Vladimir Putin met with Gurbanguly Berdymukhammedov for a second time during his first visit to Russia in a bid to secure guarantees on gas deals signed under his predecessor, and to counter attempts by the U.S. and its allies to reroute some of the Central Asian state's gas exports away from Russia.
"We discussed a lot of options yesterday, and you made many interesting proposals," Berdymukhammedov said. "I believe we will work with those proposals."
On Monday, Putin suggested Russia modernize the 1974 Central Asia-Center gas pipeline that runs from Turkmenistan via Uzbekistan and Kazakhstan to Russia, and build a new leg on the Caspian's eastern coast via Kazakhstan, the ideas reportedly mulled by the late leader, Saparmurat Niyazov, the Kommersant daily reported.
Russia has a gas contract with its former Soviet ally stretching into 2028. And Gazprom has signed a separate deal until 2009 with Turkmenistan, which is to supply 162 billion cubic meters of gas to the Russian monopoly at $100 per cubic meter, two-and-a-half times lower than gas prices for Europe.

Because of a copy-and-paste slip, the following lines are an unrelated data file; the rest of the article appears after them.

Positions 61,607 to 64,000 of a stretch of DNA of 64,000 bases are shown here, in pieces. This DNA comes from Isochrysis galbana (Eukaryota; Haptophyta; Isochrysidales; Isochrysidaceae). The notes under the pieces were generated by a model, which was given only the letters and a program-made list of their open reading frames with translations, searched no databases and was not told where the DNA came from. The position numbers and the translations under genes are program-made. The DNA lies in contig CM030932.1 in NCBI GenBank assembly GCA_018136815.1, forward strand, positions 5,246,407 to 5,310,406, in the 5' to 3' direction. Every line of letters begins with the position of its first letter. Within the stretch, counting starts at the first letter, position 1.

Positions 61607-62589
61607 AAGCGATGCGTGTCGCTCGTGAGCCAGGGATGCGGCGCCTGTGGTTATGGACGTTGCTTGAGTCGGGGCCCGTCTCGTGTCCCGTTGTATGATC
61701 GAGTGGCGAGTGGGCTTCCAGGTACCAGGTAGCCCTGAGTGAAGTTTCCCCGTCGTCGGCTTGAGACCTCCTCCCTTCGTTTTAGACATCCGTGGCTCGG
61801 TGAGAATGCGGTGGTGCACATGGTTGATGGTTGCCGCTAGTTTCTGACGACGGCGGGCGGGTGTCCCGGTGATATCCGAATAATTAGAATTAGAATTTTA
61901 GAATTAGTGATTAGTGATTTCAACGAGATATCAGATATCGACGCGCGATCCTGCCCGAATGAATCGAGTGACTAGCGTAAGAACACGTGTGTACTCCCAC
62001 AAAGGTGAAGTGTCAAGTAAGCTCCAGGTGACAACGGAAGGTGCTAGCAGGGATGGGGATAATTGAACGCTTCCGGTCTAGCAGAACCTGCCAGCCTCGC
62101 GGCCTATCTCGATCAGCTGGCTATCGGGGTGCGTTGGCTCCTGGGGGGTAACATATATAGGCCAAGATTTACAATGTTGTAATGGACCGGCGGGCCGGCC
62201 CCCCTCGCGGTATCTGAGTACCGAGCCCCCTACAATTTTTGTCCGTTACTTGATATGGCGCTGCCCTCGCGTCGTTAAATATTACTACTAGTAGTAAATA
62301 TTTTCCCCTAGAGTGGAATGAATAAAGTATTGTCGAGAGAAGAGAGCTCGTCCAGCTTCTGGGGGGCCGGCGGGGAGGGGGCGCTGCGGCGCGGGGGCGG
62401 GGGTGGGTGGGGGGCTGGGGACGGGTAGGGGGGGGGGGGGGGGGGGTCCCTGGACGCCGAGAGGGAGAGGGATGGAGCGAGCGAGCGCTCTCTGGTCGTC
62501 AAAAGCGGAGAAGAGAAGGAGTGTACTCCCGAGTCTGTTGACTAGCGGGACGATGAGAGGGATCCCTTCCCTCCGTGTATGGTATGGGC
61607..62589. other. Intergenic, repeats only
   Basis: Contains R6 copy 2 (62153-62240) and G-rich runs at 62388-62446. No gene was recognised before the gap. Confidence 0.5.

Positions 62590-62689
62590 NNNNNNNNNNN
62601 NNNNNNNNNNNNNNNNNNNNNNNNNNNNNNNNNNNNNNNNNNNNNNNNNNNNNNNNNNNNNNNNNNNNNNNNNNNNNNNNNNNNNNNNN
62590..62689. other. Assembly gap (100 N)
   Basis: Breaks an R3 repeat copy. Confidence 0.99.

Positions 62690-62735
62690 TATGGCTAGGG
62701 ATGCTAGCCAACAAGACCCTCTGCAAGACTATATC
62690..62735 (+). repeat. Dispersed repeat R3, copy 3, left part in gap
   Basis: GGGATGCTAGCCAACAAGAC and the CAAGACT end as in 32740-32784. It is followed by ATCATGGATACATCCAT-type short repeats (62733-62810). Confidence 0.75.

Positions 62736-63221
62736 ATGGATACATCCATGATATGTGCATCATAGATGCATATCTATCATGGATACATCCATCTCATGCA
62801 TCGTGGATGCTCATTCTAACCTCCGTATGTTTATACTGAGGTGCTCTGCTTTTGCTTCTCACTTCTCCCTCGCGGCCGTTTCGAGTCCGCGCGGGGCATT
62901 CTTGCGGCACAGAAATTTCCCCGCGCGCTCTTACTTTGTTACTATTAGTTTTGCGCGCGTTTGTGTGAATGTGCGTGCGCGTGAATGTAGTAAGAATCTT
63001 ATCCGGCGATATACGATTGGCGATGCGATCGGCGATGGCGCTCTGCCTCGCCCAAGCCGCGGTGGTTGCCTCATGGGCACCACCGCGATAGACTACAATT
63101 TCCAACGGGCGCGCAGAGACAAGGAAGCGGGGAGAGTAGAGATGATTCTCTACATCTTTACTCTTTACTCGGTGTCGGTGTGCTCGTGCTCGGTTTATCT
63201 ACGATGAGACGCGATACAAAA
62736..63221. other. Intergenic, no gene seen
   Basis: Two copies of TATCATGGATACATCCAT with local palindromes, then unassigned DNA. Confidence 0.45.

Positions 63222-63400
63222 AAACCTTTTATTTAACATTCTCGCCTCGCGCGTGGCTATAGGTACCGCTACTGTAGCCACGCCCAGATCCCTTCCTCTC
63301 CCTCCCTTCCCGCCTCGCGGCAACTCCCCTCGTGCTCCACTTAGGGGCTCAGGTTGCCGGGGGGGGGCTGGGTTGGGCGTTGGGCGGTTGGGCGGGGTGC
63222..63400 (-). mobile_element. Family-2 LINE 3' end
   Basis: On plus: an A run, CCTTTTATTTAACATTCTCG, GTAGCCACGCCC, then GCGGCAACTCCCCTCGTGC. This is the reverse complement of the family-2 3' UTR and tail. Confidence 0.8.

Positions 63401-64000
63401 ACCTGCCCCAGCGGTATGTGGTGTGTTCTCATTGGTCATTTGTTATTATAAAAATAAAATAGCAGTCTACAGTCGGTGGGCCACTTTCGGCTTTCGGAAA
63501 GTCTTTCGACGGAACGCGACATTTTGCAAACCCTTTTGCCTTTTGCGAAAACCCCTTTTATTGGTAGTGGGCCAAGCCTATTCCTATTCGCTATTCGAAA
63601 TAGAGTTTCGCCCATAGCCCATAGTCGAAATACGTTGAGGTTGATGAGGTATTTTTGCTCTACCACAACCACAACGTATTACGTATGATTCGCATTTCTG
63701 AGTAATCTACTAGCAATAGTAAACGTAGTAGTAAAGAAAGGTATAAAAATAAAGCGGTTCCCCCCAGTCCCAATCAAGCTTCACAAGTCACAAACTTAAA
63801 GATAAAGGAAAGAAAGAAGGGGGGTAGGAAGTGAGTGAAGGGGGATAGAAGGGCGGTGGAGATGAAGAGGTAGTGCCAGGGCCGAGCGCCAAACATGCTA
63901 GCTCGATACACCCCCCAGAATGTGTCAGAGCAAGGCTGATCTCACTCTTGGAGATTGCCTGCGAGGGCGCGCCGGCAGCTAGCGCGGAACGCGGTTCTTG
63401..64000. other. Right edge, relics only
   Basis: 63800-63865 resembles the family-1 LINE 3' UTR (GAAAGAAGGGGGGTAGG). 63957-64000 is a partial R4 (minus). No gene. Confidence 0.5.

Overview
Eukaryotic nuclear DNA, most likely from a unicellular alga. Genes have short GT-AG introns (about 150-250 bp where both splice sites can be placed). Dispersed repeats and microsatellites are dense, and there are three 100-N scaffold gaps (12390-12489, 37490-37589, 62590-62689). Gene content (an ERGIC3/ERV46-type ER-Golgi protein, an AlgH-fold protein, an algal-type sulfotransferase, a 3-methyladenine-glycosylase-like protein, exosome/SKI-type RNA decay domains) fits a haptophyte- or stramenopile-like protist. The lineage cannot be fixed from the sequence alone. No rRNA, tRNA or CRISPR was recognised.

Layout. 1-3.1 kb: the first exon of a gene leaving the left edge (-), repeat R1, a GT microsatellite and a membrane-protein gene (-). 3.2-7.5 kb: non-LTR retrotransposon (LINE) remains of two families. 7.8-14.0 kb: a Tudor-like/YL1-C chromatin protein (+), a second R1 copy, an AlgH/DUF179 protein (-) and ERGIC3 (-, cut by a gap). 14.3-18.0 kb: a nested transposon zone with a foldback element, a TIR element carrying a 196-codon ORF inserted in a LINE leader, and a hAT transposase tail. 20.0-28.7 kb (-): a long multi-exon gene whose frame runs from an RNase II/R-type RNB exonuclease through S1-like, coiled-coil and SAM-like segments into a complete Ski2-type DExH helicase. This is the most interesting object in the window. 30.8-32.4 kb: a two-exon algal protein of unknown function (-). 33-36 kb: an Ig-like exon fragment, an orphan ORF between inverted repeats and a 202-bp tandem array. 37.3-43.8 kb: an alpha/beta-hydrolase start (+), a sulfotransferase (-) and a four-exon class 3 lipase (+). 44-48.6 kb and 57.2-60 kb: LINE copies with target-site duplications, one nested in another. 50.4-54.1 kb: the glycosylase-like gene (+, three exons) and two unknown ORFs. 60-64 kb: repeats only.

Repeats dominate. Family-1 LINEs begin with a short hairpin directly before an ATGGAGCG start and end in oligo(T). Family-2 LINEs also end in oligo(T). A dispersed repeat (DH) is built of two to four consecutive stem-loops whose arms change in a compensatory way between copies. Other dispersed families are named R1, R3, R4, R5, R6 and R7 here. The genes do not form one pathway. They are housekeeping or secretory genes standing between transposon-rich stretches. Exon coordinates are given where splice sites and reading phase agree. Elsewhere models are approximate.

Putin's two meetings with Berdymukhammedov, at his country residence Monday and in the Kremlin Tuesday, came following the Russian premier's meeting with the Turkmen leader in February and the foreign minister's visit in early April, which also sought reassurances on the deals.
The death in December of Niyazov, who ruled the country with an iron hand for 21 years, prompted the United States, Europe, and Georgia to step up efforts to persuade Turkmenistan to return to a project to build a pipeline under the Caspian Sea to supply gas to southern Europe via Azerbaijan, Georgia and Turkey.
The ex-Soviet republic, which possesses the world's fifth-largest reserves of natural gas and substantial oil resources, has reassured Moscow of its commitment to existing gas deals, while also signaling interest in diversifying its export routes.